Highly popular writer Charles Dickens knew what he wrote about. He was right so often it’s almost like he was around in today’s world. The highly popular 19th century novelist was talking about life in general during the French Revolution when he said it was the “best of times, and the worst of times.” But he could have been referring to stock market investment in a volatile market.
What seemed like worst times were at times the best. And vice versa.
History tells us the best five-year return in the US stock market began in May 1932. We all know when that was: the height of the Great Depression. The next best five-year period was in the summer of 1982, which as you may recall was a recessionary time with double-digit levels of unemployment and interest rates.
This may lead you to conclude the investment market is volatile, to say the least.
But in that volatility there is also investment potential. It’s like a math formula: Volatility=investment. So what are we talking about here?
Or how do you ride out the volatility of the market during best and worst times?
Experts and real professionals have their own techniques, of course, and you probably don’t want to emulate them. But what about you amateur investors out there?
Here are a half dozen rules:
—First have a strategy. Have goals, a time for meeting them, and evaluate your own tolerance for risky areas. Are you a) conservative or b) a risk-taker? Decide or better yet, reach a compromise for both.
—One of the best things to protect your portfolio is to diversify. Not all eggs in one basket is a hedge against investment volatility.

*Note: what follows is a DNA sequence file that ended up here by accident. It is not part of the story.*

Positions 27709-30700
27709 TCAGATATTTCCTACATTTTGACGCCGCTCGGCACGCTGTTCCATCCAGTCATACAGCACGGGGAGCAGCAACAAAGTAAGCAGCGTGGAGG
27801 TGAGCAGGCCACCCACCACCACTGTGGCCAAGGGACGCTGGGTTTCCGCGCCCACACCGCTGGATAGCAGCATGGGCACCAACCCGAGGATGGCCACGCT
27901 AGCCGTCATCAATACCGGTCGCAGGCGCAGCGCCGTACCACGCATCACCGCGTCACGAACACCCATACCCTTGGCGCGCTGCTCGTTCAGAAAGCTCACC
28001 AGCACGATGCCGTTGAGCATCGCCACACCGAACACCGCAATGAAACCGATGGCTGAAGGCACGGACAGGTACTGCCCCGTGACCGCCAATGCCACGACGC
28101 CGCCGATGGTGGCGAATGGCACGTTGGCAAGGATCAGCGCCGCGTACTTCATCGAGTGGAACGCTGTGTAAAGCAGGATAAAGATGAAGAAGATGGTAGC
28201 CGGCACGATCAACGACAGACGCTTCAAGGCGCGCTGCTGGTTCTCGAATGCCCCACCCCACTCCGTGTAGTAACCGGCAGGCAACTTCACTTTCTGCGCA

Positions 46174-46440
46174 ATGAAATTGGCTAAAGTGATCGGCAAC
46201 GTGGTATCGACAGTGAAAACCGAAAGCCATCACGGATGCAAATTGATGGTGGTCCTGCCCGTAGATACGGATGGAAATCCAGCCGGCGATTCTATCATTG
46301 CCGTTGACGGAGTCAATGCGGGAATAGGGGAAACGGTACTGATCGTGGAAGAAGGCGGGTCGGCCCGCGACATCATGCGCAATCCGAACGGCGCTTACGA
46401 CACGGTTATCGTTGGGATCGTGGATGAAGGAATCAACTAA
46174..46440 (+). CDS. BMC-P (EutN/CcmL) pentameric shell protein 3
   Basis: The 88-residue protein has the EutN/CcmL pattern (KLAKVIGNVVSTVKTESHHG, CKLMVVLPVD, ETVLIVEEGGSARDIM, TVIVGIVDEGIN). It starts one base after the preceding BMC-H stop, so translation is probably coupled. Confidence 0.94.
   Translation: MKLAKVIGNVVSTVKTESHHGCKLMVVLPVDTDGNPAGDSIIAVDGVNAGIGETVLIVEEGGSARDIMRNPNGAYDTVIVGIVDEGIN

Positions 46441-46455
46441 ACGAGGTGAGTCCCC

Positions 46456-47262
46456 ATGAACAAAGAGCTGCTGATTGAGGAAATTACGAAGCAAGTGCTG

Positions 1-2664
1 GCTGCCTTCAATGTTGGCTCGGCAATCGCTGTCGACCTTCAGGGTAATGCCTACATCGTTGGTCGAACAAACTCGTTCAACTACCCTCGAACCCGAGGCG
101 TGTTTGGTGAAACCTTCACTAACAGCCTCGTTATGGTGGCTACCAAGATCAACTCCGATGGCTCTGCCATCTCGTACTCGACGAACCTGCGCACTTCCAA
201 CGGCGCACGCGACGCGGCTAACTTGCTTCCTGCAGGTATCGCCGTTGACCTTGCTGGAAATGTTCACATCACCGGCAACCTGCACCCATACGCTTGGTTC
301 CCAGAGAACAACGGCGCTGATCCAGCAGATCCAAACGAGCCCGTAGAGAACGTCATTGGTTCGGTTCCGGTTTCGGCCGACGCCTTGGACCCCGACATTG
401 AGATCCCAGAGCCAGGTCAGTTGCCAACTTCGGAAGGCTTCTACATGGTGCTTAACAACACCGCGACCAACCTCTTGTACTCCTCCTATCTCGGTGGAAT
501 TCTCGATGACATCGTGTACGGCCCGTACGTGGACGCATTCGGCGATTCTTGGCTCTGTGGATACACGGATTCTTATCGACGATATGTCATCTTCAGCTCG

—Invest some of your money in non-cyclical businesses. What percentage you choose is up to you based on risk willingness (see above). The most conservative companies are generally consumer goods-driven. Think Wal-Mart as just one example of many.
—The professionals like to move in and out of the market. But not you, please. Timing that is impossible. Remember that you will have to ride out the best and worst of times. Keep an even keel.
—Keep investing regularly. Don’t do it in fits and starts. With a volatile market, you will eventually benefit because the bad times turn into good ones eventually if you have patience.
—Instead of hands on, try hands-off. Consider a managed account or an all-in-one fund or a target data fund for longer term goals such as retirement. These single funds tend to appreciate in the long run but it also helps in the long run that you’re dealing with professionals.
There are any number of other maxims that could be mentioned. You should find your own. But a key to doing that and coping with today’s volatile market is to always keep that reality in mind: Think volatile=market. But you don’t have to avoid it. Accept it, but more importantly, find your own ways to live (and cope) with it.